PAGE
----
Twin Lakes and Inerrancy

Here at the Twin Lakes Fellowship, listening to Dr. Ligon Duncan speak on the seriousness of the resurgence of the denial of inerrancy among young evangelicals, and in particular young reformed evangelicals. Some highlights:

“If God is a Spirit, then the only way we can know him is if he speaks to us. And if he does not speak truth to us, we have no way of knowing him truly.”

His advice to pastors on how to be of help to our younger brothers and sisters:

  1. Re-read the classics on the doctrine of inerrancy.
  2. Walk with seminarians and others through the arguments of the current critics of inerrancy.
  3. Don’t assume Young Evangelicals own this tradition. Instead, persuade them into it by boht your understanding of the arguments from the critics and the biblical defense against those arguments.

This year the International Council on Biblical Inerrancy (ICBI) will be re-constitued and re-begin its work. Dr. R. Albert Mohler will be the convening president, with Dr. Duncan Rankin serving as the Executive Director of the re-constituted ICBI. The make up of the members will be more multi-national than the previous generation of the ICBI.

First up for the ICBI’s work: re-affirmation of the original ICBI statements. Second: affirmation of the total authority of the Bible.

(Reed DePace)

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I’m Just Wondering

Scott Clark has argued that one of problems with the URC Psalter Hymnal that is coming out is a general resistance in the Reformed ethos to singing Scripture-only music in our churches. Singing Scripture only is a position that he advocates in his Recovering the Reformed Confessions. It must be clear here that Clark does not advocate Psalms-only singing, although he certainly loves the Psalms (as do I). He advocates that the only thing we should sing in worship is Scripture. His position is that the Regulative Principle requires this.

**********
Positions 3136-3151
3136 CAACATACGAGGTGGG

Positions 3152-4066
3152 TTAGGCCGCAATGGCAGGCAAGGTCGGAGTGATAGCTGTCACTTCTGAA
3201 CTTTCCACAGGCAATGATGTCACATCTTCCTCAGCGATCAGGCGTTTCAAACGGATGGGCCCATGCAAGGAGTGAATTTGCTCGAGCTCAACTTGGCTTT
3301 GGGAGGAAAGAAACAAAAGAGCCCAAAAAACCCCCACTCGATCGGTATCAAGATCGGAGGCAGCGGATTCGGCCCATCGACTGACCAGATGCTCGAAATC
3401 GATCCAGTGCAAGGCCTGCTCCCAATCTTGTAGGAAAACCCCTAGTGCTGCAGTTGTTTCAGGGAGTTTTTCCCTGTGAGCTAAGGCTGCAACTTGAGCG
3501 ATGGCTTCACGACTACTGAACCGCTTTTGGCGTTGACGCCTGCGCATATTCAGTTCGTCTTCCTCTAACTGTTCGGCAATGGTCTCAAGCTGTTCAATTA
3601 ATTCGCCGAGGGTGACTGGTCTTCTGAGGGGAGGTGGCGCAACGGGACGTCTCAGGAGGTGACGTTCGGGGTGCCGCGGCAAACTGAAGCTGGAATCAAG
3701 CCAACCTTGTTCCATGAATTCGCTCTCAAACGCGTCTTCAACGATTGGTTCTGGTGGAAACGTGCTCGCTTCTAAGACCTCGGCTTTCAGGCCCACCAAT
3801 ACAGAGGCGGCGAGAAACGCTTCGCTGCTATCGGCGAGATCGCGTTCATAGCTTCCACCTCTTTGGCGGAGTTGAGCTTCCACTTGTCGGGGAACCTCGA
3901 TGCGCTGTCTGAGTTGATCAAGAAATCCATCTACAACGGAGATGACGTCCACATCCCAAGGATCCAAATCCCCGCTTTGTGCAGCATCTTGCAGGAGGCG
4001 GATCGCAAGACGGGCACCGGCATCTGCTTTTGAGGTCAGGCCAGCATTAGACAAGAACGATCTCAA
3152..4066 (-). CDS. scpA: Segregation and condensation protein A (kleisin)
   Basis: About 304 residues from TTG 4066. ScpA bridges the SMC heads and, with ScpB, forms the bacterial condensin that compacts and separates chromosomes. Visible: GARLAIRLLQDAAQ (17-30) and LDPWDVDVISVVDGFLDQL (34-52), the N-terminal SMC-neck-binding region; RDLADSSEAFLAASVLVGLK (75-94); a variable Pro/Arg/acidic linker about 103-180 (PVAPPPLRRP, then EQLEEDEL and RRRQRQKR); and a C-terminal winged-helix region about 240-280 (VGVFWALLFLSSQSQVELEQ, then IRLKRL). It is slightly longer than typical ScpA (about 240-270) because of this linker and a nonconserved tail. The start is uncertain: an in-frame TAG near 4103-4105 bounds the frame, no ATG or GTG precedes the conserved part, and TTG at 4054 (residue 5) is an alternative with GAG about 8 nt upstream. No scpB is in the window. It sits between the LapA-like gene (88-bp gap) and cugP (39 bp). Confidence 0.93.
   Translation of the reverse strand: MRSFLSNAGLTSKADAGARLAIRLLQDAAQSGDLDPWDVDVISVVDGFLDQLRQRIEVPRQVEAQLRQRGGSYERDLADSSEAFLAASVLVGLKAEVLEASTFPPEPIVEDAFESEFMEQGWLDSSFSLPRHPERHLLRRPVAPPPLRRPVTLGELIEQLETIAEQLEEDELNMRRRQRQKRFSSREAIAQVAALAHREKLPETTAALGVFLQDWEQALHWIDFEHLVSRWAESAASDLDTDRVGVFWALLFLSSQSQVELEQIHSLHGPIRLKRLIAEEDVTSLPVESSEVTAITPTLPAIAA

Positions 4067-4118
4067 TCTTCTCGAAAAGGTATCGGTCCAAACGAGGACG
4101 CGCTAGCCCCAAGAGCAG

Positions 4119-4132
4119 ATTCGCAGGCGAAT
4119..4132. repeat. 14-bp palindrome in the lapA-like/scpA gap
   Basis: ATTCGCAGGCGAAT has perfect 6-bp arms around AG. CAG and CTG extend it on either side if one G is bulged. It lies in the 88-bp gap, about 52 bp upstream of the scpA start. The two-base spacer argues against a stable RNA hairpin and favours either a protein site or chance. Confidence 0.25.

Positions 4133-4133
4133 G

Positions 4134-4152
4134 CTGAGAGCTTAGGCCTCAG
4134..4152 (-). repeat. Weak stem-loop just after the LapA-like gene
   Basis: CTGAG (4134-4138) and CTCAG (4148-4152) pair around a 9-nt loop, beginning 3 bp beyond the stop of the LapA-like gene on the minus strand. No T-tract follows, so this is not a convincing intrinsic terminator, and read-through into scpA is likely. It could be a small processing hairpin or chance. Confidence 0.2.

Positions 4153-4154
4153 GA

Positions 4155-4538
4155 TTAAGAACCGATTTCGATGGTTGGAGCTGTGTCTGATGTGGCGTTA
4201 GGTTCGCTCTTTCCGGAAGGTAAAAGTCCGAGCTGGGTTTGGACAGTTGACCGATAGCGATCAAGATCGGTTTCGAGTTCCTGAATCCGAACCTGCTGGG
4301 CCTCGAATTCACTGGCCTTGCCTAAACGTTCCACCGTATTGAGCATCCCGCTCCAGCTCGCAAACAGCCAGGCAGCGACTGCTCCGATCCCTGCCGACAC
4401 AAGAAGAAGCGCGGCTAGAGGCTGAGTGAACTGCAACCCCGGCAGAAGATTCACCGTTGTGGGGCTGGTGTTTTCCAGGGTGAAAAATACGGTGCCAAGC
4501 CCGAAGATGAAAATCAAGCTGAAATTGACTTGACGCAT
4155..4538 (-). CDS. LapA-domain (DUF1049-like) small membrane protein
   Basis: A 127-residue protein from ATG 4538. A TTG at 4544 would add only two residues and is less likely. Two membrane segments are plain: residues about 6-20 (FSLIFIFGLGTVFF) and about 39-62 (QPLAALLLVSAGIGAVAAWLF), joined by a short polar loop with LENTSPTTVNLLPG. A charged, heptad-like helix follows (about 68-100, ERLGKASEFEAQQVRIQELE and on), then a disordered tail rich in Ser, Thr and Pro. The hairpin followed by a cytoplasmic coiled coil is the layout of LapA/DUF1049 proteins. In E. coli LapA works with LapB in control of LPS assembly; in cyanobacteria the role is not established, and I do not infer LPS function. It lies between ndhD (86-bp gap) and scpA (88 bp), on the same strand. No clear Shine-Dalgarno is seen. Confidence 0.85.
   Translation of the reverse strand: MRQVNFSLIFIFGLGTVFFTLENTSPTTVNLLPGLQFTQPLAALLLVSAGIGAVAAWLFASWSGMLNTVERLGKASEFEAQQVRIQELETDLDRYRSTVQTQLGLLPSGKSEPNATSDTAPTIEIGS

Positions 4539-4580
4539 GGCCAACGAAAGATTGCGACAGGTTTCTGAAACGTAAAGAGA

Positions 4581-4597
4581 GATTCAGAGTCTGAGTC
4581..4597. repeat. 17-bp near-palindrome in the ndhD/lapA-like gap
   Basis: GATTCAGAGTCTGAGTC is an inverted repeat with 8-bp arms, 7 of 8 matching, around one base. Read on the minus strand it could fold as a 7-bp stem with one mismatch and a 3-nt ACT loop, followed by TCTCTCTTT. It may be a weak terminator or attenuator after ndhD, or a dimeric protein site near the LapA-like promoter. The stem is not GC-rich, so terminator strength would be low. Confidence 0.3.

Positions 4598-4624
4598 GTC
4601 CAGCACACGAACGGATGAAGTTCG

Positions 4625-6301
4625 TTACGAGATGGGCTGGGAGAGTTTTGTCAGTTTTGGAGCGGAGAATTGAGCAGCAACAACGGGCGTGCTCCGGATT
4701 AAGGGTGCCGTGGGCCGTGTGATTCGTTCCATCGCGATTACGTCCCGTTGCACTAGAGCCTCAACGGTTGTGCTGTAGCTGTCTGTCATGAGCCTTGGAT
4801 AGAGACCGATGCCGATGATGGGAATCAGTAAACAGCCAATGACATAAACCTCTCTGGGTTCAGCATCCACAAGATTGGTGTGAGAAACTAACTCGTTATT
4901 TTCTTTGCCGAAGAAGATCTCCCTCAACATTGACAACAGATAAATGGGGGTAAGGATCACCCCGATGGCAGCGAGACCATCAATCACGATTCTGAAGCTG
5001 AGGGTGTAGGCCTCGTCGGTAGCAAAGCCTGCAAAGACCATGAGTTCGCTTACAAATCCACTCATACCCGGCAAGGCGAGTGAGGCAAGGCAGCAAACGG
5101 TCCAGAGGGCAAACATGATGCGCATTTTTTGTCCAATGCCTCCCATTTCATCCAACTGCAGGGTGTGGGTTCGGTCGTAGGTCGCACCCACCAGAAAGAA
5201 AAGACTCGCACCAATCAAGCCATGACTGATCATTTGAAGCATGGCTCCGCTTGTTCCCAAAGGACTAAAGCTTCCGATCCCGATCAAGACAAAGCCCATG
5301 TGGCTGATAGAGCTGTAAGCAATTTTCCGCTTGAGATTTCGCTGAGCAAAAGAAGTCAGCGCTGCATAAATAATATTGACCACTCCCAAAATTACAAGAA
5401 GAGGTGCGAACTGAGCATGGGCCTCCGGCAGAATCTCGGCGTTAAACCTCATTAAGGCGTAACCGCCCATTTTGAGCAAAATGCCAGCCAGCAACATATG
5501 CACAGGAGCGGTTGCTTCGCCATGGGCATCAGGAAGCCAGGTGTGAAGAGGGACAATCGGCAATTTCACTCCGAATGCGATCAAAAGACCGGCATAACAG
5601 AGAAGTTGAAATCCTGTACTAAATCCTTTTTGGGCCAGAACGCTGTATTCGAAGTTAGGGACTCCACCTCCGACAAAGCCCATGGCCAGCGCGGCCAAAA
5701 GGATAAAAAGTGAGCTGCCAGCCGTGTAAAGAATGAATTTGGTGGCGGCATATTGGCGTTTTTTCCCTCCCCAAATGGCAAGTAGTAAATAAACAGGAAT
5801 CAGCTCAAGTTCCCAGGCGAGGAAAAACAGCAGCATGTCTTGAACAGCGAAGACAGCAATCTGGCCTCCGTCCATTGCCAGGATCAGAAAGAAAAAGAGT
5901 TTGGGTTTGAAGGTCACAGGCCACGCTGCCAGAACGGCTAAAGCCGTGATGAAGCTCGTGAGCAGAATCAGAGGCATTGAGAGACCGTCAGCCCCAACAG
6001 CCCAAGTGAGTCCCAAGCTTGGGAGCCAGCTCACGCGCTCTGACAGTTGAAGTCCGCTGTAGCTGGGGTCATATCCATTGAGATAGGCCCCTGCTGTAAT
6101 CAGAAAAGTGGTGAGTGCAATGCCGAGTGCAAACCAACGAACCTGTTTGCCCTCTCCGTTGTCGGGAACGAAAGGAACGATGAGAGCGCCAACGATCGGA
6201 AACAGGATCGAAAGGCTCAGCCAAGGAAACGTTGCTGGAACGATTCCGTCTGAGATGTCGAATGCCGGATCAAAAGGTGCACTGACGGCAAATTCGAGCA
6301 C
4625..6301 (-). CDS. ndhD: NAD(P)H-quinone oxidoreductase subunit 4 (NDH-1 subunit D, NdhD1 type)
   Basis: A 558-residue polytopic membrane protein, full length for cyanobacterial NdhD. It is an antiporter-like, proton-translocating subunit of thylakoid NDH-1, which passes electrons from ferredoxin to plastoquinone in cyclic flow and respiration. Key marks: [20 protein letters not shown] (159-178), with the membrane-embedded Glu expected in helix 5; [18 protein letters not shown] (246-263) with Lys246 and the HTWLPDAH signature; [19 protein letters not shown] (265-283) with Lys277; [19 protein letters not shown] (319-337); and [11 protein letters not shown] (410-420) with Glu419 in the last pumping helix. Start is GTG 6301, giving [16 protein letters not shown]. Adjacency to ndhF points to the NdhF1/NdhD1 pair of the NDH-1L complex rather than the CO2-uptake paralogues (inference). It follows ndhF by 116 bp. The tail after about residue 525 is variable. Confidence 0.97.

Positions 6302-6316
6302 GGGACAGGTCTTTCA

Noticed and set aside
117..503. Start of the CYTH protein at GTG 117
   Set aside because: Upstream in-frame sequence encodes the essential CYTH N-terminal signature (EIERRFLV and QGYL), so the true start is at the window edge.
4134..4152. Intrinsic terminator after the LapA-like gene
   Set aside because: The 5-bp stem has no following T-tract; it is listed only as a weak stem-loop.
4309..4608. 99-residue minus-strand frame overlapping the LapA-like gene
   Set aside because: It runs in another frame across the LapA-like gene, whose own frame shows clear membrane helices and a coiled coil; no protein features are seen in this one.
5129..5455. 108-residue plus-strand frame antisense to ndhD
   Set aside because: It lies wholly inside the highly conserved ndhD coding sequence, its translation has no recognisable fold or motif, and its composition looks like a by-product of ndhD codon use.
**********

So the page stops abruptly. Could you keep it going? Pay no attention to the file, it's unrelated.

Now, this position has a very honorable pedigree in the Reformed tradition. It is not a position to be made fun of, or to dismiss cavalierly, as many are wont to do. I would certainly not wish to do so, even though it is not my position. Comments are closed on his blog, and so I thought I would write my question to him on mine. This question comes, it must be said, from a genuine curiosity, and not from any attempt at a “gotcha” argument. I do not remember Clark addressing this particular question in his book.

My question is this: we allow paraphrases and summaries of biblical doctrine in several places in the worship service. Usually, even the strictest advocate of the Regulative Principle believes this. Preaching inevitably involves this, as does prayer (at least, good prayer does!), and any reading of the confessional standards in the worship service. If we allow paraphrase of the text to occur in some places in the worship service, why not when notes are attached to the paraphrase? What biblical warrant do we have for placing good paraphrases of the Bible in hymns (and, of course, there are plenty of bad paraphrases in hymns which should never be used, but the bad does not in and of itself negate the good) in a different category from biblical paraphrases in prayer or preaching? If a service can have a made-up confession of sin, for instance, that paraphrases different biblical truths, why couldn’t that same confession be sung?